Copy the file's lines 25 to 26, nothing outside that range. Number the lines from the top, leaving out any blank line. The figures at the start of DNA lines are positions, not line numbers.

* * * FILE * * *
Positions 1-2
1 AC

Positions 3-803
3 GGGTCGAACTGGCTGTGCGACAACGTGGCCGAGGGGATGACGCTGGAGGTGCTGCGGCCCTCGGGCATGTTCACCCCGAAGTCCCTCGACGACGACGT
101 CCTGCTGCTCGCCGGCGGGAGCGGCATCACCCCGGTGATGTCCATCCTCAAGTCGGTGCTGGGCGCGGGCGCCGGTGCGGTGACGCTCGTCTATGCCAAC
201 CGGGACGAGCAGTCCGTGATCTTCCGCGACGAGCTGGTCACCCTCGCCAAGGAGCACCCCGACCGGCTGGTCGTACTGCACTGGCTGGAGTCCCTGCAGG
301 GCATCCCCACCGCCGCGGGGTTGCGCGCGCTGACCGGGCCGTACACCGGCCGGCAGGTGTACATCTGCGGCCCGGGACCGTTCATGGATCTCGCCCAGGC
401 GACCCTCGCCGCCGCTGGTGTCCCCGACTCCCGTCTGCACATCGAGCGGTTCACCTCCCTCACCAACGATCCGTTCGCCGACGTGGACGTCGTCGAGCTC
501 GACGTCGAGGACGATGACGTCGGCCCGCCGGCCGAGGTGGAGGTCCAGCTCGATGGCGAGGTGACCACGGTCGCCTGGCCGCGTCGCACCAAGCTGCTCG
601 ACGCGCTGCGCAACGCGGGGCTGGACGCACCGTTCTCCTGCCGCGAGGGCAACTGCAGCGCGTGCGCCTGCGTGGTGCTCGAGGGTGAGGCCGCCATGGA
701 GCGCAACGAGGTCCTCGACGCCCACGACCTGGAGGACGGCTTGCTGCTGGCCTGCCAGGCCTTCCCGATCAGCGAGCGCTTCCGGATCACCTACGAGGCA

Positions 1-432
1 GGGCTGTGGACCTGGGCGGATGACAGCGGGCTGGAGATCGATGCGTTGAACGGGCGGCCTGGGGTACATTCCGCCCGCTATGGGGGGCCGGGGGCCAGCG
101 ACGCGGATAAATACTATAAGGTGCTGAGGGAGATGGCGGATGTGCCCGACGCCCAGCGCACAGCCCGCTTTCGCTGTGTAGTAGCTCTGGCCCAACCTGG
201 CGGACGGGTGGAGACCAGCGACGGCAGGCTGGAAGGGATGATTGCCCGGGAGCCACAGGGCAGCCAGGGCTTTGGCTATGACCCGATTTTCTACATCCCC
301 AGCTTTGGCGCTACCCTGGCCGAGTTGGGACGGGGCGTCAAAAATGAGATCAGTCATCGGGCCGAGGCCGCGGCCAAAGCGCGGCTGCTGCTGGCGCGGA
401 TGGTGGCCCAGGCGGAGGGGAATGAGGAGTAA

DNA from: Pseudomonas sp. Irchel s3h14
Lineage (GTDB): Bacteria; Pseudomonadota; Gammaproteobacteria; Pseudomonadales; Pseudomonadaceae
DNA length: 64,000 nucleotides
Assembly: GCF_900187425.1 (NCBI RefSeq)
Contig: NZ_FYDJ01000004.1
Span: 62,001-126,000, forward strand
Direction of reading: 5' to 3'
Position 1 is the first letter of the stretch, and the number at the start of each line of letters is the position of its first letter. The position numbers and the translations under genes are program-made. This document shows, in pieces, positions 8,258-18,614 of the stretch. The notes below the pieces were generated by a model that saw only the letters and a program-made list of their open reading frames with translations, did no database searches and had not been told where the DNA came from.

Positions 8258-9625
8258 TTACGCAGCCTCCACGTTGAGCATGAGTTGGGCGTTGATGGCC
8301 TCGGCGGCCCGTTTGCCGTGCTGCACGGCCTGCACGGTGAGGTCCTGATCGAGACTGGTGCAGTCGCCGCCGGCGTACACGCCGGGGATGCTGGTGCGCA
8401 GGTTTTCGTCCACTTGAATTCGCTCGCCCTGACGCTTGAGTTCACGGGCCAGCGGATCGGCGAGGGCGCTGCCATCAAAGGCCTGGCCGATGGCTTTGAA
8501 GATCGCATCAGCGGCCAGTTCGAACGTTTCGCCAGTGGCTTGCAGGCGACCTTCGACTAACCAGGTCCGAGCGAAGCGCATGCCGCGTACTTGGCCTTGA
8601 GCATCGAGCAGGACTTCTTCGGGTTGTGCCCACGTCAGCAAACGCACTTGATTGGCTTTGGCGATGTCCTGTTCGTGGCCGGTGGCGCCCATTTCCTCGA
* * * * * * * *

Position 1 is the first letter of the stretch, and the number at the start of each line of letters is the position of its first letter. The position numbers and the translations under genes are program-made. This document shows, in pieces, positions 8,258-18,614 of the stretch. The notes below the pieces were generated by a model that saw only the letters and a program-made list of their open reading frames with translations, did no database searches and had not been told where the DNA came from.

Positions 8258-9625